How well do you actually know yourself? This may seem like a strange question, but it’s actually very pertinent. If you don’t truly know who you are, then how can you ever expect to be confident and let others in?
Why Self-Awareness Matters
The concept of self-awareness can be understood in different ways. Psychologists Shelley Duval and Robert Wicklund took a stab at defining it and developed one of the more widely recognized theories of self-awareness in 1972.
According to their conception of Positive Psychology, “When we focus our attention on ourselves, we evaluate and compare our current behavior to our internal standards and values. We become self-conscious as objective evaluators of ourselves.” Self-awareness thus leads to self-control, which in theory leads to happier and healthier societies.
Self-awareness matters for many reasons. Not only does it lead to self-control, it also allows people to become better leaders. In fact, business executive Anthony Tjan tells the Harvard Business Review that he believes it’s impossible to be a good leader without having self-awareness. In his view, self-awareness allows for a better sense of purpose, openness, trust, and authenticity – all of which matter in leadership situations.
The problem is that self-awareness is hard to grasp. Very few people possess intrinsic objectivity and therefore most of us have biased views of ourselves – of our thoughts, actions, and abilities. If you want to become more self-aware, then you have to train yourself in the right ways.
Three Tips for Becoming More Aware
Do you want to become more aware of who you are? Well, you’re facing an uphill battle that will be rigorous, challenging, and lengthy, but the good news is that it’s possible.
Here are a few specific ways you can become more aware:
1. Be More Conscious of Breathing
Self-awareness starts with the simplest and most common action of all: breathing. In order to be aware of who you are, you have to recognize this small, yet important aspect of your being.
When you’re relaxed, your breaths will be deep and long. When you’re stressed or anxious, breathing will be much quicker and shorter. Multiple times throughout the day – especially when you feel stress coming on – stop and think about breathing. Try to breathe from the deepest parts of your body – as opposed to just the throat. This simple act will shift your entire focus.
2. Stretch and Center Your Body
Your mind and body are more closely connected than you may think. In order to become more aware of who you are, you need to explore this connection and treat your body in a manner that’s conducive to a stronger emotional state.
“Taking just 10 to 15 minutes a day to pay attention to your body, work out any tight spots, and center yourself will have lasting benefits for you,” says Cathy Kerns of Holabird Sports. “These benefits include a positive change in mood, increase in energy, faster recovery, and better overall performance.”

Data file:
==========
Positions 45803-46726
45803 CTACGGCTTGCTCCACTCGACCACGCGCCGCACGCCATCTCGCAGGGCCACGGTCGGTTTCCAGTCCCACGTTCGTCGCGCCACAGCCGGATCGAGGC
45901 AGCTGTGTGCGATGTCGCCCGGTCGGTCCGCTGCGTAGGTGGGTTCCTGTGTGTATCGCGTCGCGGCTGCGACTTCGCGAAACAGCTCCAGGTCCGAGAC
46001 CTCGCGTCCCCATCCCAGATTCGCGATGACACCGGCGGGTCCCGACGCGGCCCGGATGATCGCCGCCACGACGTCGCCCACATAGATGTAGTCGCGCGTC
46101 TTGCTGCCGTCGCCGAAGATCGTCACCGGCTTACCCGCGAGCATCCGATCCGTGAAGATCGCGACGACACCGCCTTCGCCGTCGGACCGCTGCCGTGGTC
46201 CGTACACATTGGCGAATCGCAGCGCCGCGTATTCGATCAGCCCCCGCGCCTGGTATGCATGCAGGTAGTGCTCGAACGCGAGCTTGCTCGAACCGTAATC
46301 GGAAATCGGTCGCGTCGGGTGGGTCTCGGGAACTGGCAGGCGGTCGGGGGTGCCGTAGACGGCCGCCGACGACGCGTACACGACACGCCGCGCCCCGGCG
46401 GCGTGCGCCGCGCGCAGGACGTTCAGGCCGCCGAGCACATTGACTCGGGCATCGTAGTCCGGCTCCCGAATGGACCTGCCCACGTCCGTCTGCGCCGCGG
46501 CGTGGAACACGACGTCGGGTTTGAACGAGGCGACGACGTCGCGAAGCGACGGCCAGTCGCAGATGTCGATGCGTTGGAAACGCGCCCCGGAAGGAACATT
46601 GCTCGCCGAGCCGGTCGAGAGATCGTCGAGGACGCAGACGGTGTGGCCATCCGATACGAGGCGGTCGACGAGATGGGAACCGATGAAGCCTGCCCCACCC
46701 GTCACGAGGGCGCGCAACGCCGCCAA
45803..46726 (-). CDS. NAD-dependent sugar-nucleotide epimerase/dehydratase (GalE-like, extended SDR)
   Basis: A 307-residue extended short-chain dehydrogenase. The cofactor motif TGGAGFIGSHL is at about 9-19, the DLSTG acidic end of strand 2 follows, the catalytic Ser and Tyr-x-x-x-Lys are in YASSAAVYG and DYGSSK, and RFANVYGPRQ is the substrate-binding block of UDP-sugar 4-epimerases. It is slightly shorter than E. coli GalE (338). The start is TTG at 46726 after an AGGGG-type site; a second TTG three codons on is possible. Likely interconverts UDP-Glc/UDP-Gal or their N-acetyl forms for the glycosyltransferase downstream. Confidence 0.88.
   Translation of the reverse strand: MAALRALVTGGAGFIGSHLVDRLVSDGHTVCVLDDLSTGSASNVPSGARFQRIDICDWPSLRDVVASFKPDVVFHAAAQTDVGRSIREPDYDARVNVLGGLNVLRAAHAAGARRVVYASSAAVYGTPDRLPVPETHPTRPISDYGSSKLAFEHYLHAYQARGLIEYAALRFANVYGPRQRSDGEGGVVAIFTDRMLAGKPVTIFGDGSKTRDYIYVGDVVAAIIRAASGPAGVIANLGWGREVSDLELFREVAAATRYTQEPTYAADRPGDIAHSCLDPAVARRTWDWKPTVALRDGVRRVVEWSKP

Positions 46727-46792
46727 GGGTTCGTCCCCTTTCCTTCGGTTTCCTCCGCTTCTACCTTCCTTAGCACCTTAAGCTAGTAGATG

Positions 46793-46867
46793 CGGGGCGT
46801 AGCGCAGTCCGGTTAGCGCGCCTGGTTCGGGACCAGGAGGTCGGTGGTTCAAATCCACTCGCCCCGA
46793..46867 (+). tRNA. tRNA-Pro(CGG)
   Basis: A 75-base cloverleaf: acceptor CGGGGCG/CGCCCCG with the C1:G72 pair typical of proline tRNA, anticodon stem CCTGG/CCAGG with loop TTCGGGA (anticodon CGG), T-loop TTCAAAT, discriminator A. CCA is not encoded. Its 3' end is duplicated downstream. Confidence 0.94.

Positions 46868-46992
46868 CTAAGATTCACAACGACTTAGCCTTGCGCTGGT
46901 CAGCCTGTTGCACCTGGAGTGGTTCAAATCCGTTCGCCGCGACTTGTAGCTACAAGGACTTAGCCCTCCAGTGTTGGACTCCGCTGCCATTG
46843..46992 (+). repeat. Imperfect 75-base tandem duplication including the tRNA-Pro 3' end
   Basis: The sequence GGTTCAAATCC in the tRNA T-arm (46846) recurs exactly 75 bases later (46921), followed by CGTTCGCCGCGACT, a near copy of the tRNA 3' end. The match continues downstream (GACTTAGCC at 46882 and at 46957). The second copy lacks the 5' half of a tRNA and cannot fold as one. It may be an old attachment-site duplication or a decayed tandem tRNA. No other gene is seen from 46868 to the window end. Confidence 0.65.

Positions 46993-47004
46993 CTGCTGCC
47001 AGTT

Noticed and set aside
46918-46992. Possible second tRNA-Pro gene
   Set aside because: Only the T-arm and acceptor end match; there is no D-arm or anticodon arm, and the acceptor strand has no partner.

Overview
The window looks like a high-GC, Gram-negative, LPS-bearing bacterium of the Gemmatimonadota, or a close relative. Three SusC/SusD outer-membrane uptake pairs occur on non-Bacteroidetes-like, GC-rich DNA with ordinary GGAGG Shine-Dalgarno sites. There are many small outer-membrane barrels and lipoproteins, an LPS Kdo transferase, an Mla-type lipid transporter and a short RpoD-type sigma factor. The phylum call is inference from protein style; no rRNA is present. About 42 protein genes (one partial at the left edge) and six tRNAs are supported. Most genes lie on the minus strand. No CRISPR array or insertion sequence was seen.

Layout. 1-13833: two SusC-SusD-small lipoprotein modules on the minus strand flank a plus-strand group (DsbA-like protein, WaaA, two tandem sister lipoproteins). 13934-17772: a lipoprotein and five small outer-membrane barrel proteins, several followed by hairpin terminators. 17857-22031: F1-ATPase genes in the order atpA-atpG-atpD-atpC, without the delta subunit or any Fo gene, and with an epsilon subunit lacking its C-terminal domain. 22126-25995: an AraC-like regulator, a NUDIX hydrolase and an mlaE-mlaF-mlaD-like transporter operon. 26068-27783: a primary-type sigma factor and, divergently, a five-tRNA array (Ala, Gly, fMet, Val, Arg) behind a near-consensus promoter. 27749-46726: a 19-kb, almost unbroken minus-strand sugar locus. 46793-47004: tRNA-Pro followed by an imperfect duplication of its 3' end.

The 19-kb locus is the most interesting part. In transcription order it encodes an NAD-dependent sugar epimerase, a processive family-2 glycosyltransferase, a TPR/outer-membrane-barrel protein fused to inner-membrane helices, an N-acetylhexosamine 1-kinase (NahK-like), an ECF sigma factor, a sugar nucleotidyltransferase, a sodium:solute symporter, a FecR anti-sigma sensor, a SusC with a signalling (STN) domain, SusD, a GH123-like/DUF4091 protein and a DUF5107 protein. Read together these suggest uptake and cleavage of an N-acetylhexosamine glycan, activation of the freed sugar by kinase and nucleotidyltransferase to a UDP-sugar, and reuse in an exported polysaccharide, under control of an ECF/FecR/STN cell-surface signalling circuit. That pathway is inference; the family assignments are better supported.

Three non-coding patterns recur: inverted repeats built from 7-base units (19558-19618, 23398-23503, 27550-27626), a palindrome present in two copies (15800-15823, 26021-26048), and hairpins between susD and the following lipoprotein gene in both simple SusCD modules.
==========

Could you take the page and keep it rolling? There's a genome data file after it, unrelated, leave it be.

3. Keep a Thought Journal
One thing a lot of people find valuable is keeping a thought journal. As the name suggests, a thought journal is nothing more than a notepad or journal that you use to write down your emotions, thoughts, and feelings as you experience them.
In this journal, you don’t have to form complete sentences or follow any of the standard rules of writing. Instead, just record what you’re feeling. If you’re happy, write the word “happy” followed by some of the factors that are fueling your contentment. If you’re stressed, write the word “stressed” followed by the causes.
What happens as a result of this practice is that you become more aware of your feelings and what causes them. Simultaneously, you’re training yourself to explore these emotions, as opposed to suppressing them.
How are You Doing?
It’s not easy to become self-aware. It takes a lot of work and you can’t do it on your own. You’ll ultimately need the help of trusted friends to get you from where you are to where you want to be.
“None of us is altogether aware of how we come across to others,” Tjan points out. “We have to rely on the feedback of our peers, friends, and mentors. To have your friends play the role of honest mirror, let them know when you are seeking candid, critical, objective perspectives. Make your friend or colleague feel safe to give you an informal, but direct and honest view.”
Start within and then turn to others to keep you accountable – that’s the recipe for becoming more self-aware. Have patience and you’re bound to see results.
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